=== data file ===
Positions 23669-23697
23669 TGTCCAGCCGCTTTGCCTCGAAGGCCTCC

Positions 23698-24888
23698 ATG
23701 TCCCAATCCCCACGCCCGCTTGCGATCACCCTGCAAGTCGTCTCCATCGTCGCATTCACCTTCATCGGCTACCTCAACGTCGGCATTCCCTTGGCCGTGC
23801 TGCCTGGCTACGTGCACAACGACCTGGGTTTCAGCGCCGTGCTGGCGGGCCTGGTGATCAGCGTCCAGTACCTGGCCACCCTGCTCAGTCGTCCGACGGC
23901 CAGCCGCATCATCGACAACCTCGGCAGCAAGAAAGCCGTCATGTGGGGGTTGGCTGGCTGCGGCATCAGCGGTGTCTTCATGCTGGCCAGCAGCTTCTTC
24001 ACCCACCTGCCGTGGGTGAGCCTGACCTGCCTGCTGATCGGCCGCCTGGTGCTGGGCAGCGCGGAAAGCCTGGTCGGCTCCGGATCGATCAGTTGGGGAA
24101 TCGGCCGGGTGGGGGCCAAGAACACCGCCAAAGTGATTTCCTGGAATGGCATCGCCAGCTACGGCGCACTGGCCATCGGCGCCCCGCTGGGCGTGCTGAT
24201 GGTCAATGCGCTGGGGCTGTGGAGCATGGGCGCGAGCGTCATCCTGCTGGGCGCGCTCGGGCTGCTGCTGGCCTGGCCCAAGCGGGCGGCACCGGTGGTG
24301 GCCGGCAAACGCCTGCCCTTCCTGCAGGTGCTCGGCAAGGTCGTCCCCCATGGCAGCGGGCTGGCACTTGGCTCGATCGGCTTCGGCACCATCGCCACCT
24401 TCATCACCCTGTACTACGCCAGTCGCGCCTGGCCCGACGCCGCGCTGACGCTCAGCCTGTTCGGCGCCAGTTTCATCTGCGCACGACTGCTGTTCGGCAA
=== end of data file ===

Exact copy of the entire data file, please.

Positions 23669-23697
23669 TGTCCAGCCGCTTTGCCTCGAAGGCCTCC

Positions 23698-24888
23698 ATG
23701 TCCCAATCCCCACGCCCGCTTGCGATCACCCTGCAAGTCGTCTCCATCGTCGCATTCACCTTCATCGGCTACCTCAACGTCGGCATTCCCTTGGCCGTGC
23801 TGCCTGGCTACGTGCACAACGACCTGGGTTTCAGCGCCGTGCTGGCGGGCCTGGTGATCAGCGTCCAGTACCTGGCCACCCTGCTCAGTCGTCCGACGGC
23901 CAGCCGCATCATCGACAACCTCGGCAGCAAGAAAGCCGTCATGTGGGGGTTGGCTGGCTGCGGCATCAGCGGTGTCTTCATGCTGGCCAGCAGCTTCTTC
24001 ACCCACCTGCCGTGGGTGAGCCTGACCTGCCTGCTGATCGGCCGCCTGGTGCTGGGCAGCGCGGAAAGCCTGGTCGGCTCCGGATCGATCAGTTGGGGAA
24101 TCGGCCGGGTGGGGGCCAAGAACACCGCCAAAGTGATTTCCTGGAATGGCATCGCCAGCTACGGCGCACTGGCCATCGGCGCCCCGCTGGGCGTGCTGAT
24201 GGTCAATGCGCTGGGGCTGTGGAGCATGGGCGCGAGCGTCATCCTGCTGGGCGCGCTCGGGCTGCTGCTGGCCTGGCCCAAGCGGGCGGCACCGGTGGTG
24301 GCCGGCAAACGCCTGCCCTTCCTGCAGGTGCTCGGCAAGGTCGTCCCCCATGGCAGCGGGCTGGCACTTGGCTCGATCGGCTTCGGCACCATCGCCACCT
24401 TCATCACCCTGTACTACGCCAGTCGCGCCTGGCCCGACGCCGCGCTGACGCTCAGCCTGTTCGGCGCCAGTTTCATCTGCGCACGACTGCTGTTCGGCAA